Your second paragraph addresses one of the key reasons I won’t be sad if none of my posts ever go viral. Right now, I have a rate of one trashable comment maybe two or three times a year (outside being Freshly Pressed/featured on Discover), which is frankly a pretty decent rate. That’s a pretty OK rate to me. 🙂

  15. March 20, 2016 at 4:48 am

    First off, nice blog, it reminds me of mine at http://www.i‘mtotallykidding.com. Second, as a mom, I think you need to, third, find God, and finally, I’m married to a Mexican man. (Please don’t put me in the trash)

    Nah, In all seriousness, I’ve found most comments to be kind and encouraging, even if the commenter disagreed with me on certain issues. But, like you, I’ve dealt with a small handful with a touch of the delete button. Some things just shouldn’t be written here. I feel ya!

    • March 20, 2016 at 5:11 am

      Oh, man, but this made me LOL!

      (I try responding to comments in order, but I wanted to comment here with the giggles still warm. Hee.)

  16. March 20, 2016 at 8:08 am


  17. March 20, 2016 at 8:21 am

    I always look forward to your sharing moments. They make me think, dare me to explore, encourage me to live. Not to get all wishy washy on you but keep ’em coming! Happy Sunday!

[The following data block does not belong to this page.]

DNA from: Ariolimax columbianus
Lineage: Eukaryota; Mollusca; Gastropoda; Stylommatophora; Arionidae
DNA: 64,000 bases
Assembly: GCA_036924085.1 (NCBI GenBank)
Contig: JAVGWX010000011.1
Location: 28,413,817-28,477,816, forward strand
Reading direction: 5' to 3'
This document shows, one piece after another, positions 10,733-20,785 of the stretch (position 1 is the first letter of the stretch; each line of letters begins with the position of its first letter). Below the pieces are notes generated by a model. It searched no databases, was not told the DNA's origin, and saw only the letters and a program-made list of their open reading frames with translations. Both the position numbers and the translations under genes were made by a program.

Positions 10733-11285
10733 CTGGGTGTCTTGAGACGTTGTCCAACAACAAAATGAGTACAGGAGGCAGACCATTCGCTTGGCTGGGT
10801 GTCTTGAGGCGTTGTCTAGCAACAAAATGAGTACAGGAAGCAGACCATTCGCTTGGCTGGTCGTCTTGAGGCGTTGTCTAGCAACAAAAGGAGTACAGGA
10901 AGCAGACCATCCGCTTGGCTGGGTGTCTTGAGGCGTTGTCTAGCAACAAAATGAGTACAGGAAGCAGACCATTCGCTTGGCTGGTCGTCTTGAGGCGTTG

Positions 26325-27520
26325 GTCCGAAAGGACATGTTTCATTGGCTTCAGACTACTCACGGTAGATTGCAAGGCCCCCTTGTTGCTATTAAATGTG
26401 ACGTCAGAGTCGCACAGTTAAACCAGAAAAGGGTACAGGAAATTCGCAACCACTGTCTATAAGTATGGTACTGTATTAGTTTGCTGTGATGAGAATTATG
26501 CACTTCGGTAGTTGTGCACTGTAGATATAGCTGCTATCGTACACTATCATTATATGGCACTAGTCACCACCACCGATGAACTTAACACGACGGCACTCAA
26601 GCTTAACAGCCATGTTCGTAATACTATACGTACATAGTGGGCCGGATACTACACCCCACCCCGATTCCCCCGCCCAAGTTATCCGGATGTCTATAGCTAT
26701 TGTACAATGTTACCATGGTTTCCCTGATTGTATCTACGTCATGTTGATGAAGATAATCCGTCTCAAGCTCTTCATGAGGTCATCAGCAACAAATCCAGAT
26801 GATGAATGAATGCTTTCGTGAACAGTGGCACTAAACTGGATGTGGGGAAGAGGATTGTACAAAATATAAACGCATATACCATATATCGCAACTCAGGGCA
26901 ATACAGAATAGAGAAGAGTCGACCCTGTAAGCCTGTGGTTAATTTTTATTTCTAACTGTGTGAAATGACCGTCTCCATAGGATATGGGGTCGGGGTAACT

• March 24, 2016 at 4:47 am

      Thank you so much for reading, and for your kind words, which gave me a great and welcome boost this early Thursday morning! I hope the day’s kind to you. ♥

  18. March 20, 2016 at 9:34 am

    ❤ ❤ ❤

    I cannot even begin to tell you how many people I have sent scurrying off to the hinderlands recently.

    ❤ ❤ ❤

  19. March 20, 2016 at 12:03 pm

    “Bitches” are more interesting, more fun, and we get shit done. Trash all the trash!

    • March 24, 2016 at 4:51 am

      I remember Adele saying once that losing weight will never be a goal of hers (unless it impacted her sex life, which she couldn’t then envision). I feel that way about not being perceived as a bitch. In a world so full of opinions and entitlements, spending my time and energy there would be … well, a great waste of a life! I’ll take it this way. 🙂

  20. March 20, 2016 at 3:35 pm

    Horrible that some of your comments stray into those four categories!

  21. March 21, 2016 at 5:28 am